The U.N. nuclear watchdog chief said on Thursday Iran was clarifying atomic development efforts on schedule, countering Western doubts, but Tehran must step up cooperation to resolve remaining questions this year.

Mohamed ElBaradei summarized findings of an International Atomic Energy Agency report on Iran at a debate of the IAEA's governing board, where differences simmered over whether Iran's improved transparency is cause for hope or further skepticism.

The West fears Iran is secretly trying to build atom bombs. Iran says it only wants electricity from uranium enrichment.

Western states on the 35-nation board were expected to dwell on Iran's defiant campaign to enrich uranium despite agreeing to a plan for transparency. Developing nations were likely to highlight Iranian steps towards openness and warn against rising Western pressure they feel could lead to dangerous conflict.

ElBaradei, believed to be concerned by U.S.-led criticism of the transparency plan's limitations and resolve to isolate Iran with harsher sanctions, said the plan was on track -- after some Western powers suggested Iran was dragging its heels.

It is proceeding according to schedule ... There has been good progress, he said, in getting Iran to own up after years of stonewalling about secret 1980s and '90s efforts to acquire centrifuge enrichment technology from nuclear smugglers.

Our progress over the past two months has been made possible by an increased level of Iranian cooperation.

However I would urge Iran to be more proactive in providing information and accelerating the pace of cooperation so the agency will be able to clarify all major remaining outstanding issues by the end of the year, he said.

That call reflected the fact that the next issues to resolve will be more difficult due to possible military dimensions.

The IAEA wants credible explanations for traces of highly enriched -- or bomb-grade -- uranium that inspectors found at research sites, and intelligence on links between uranium processing, explosives tests and a missile warhead design.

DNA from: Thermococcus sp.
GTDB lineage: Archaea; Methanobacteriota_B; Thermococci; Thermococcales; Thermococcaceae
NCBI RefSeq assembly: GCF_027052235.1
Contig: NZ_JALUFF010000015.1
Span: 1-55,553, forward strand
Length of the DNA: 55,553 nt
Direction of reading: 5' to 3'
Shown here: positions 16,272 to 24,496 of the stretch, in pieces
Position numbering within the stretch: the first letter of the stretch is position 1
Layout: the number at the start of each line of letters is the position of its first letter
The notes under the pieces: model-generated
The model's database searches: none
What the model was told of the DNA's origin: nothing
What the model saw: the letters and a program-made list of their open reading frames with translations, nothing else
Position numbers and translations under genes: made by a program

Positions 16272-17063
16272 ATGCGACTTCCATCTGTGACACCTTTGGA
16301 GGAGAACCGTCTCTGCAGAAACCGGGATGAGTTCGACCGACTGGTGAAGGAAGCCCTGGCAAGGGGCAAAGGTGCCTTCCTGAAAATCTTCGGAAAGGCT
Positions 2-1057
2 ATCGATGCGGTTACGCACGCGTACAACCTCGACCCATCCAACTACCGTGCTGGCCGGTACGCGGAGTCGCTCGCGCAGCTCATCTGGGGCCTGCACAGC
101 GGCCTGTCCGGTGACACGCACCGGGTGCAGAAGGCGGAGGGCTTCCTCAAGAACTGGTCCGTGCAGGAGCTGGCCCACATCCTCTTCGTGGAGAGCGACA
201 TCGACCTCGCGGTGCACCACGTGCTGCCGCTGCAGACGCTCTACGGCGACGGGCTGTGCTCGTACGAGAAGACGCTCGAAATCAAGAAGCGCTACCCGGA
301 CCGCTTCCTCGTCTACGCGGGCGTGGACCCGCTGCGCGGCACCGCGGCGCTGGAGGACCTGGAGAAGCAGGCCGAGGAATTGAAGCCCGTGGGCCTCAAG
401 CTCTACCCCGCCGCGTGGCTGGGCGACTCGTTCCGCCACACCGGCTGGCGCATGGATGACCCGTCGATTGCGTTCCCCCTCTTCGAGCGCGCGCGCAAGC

Iran's top nuclear negotiator Saeed Jalili said on Thursday he would meet EU foreign policy chief Javier Solana on November 30. The outcome could decide whether Iran will face wider sanctions soon for pursuing sensitive nuclear capability.

ElBaradei's remarks to the board appeared carefully balanced to incorporate Western concerns while suggesting the Iran-IAEA process deserves patience to help bring it to fruition.

He addressed Western criticism that the plan neglects U.N. demands on Iran to allow wider-ranging inspections to verify Iran is not weaponising enrichment at undeclared sites.

(As a result), our knowledge about specific aspects of Iran's current program has diminished since 2006, he said, reinforcing a point made in previous Iran reports.

(We) need ... maximum clarity not only about Iran's past program but equally, or more important, about the present.

He also stressed Iran's obligation under U.N. resolutions to suspend enrichment, now being expanded towards industrial scale.

Ali Asghar Soltanieh, Iran's envoy to the IAEA, told reporters the agency's report showed Iran had been truthful about its nuclear course but warned against further sanctions.

We will continue the mood of cooperation provided that ... peace-loving countries prevent the United States or others from making noise and creating problems and jeopardizing this constructive approach by any measure in the U.N. Security Council, he said.

Remarks to the two-day IAEA board by six world powers will hint at their positions in pending deliberations about whether to seek wider sanctions on Tehran and how tough they should be.

Washington and key allies France, Britain and Germany were expected to commend IAEA progress in illuminating Iran's past, but say Iran was not meeting a broad litmus test requiring full disclosure of present activity and a halt to enrichment.

Russia and China were likely to cast the IAEA's report in a more positive light and warn against disrupting it. Both have blocked tougher sanctions, calling them counterproductive, but have lately pressed Iran harder to be open and halt enrichment.

(Editing by Philippa Fletcher)